The most fertile bursts of star birth in the early Universe took place in distant galaxies containing lots of cosmic dust.
These galaxies are of key importance to our understanding of galaxy formation and evolution over the history of the Universe, but the dust obscures them and makes them difficult to identify with visible-light telescopes. To pick them out, astronomers must use telescopes that observe light at longer wavelengths, around one millimetre, such as ALMA.
“Astronomers have waited for data like this for over a decade. ALMA is so powerful that it has revolutionised the way that we can observe these galaxies, even though the telescope was not fully completed at the time of the observations,” said Jacqueline Hodge (Max-Planck-Institut fur Astronomie, Germany), lead author of the paper presenting the ALMA observations.
The best map so far of these distant dusty galaxies was made using the ESO-operated Atacama Pathfinder Experiment telescope (APEX). It surveyed a patch of the sky about the size of the full Moon , and detected 126 such galaxies. But, in the APEX images, each burst of star formation appeared as a relatively fuzzy blob, which may be so broad that it covered more than one galaxy in sharper images made at other wavelengths. Without knowing exactly which of the galaxies are forming the stars, astronomers were hampered in their study of star formation in the early Universe.
Pinpointing the correct galaxies requires sharper observations, and sharper observations require a bigger telescope. While APEX has a single 12-metre-diameter dish-shaped antenna, telescopes such as ALMA use multiple APEX-like dishes spread over wide distances. The signals from all the antennas are combined, and the effect is like that of a single, giant telescope as wide as the whole array of antennas.
The team used ALMA to observe the galaxies from the APEX map during ALMA’s first phase of scientific observations, with the telescope still under construction. Using less than a quarter of the final complement of 66 antennas, spread over distances of up to 125 metres, ALMA needed just two minutes per galaxy to pinpoint each one within a tiny region 200 times smaller than the broad APEX blobs, and with three times the sensitivity. ALMA is so much more sensitive than other telescopes of its kind that, in just a few hours, it doubled the total number of such observations ever made.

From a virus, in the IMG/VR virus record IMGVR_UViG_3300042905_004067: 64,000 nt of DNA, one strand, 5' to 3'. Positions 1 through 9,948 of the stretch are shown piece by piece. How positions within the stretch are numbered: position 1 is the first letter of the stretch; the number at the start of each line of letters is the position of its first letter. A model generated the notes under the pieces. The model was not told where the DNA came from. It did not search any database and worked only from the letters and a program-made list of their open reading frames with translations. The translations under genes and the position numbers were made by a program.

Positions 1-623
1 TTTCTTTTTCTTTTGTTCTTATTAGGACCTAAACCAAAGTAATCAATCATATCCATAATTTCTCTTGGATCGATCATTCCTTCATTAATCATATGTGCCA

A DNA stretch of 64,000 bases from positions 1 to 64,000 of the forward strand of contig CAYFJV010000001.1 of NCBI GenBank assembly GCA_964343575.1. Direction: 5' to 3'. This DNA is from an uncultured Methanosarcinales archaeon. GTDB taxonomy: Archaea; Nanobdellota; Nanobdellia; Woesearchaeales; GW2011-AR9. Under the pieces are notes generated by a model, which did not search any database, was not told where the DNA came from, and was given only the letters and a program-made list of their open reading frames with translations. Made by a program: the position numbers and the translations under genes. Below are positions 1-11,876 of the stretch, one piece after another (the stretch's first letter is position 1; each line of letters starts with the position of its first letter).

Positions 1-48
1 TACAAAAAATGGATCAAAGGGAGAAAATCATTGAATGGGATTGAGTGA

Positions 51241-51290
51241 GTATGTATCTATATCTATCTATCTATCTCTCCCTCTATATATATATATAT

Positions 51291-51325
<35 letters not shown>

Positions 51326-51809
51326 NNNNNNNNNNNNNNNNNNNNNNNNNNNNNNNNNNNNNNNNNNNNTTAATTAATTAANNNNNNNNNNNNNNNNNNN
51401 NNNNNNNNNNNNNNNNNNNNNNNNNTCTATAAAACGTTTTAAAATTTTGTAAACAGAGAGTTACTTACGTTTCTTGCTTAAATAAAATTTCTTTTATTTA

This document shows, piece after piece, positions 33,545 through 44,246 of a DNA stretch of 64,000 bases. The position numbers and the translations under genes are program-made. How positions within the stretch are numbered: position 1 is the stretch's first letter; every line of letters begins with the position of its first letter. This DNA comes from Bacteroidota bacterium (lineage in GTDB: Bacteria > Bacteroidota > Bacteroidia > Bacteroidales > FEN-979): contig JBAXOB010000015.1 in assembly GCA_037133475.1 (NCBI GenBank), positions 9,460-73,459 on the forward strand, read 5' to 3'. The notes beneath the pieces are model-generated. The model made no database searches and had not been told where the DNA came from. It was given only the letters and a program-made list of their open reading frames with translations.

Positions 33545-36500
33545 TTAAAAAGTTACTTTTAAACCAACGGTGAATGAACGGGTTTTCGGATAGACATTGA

Not only could the team unambiguously identify which galaxies had regions of active star formation, but in up to half the cases they found that multiple star-forming galaxies had been blended into a single blob in the previous observations. ALMA’s sharp vision enabled them to distinguish the separate galaxies.
“We previously thought the brightest of these galaxies were forming stars a thousand times more vigorously than our own galaxy, the Milky Way, putting them at risk of blowing themselves apart. The ALMA images revealed multiple, smaller galaxies forming stars at somewhat more reasonable rates,” said Alexander Karim (Durham University, United Kingdom), a member of the team and lead author of a companion paper on this work.
The results form the first statistically reliable catalogue of dusty star-forming galaxies in the early Universe, and provide a vital foundation for further investigations of these galaxies’ properties at different wavelengths, without risk of misinterpretation due to the galaxies appearing blended together.
Despite ALMA’s sharp vision and unrivalled sensitivity, telescopes such as APEX still have a role to play. “APEX can cover a wide area of the sky faster than ALMA, and so it’s ideal for discovering these galaxies. Once we know where to look, we can use ALMA to locate them exactly,” concluded Ian Smail (Durham University, United Kingdom), co-author of the new paper.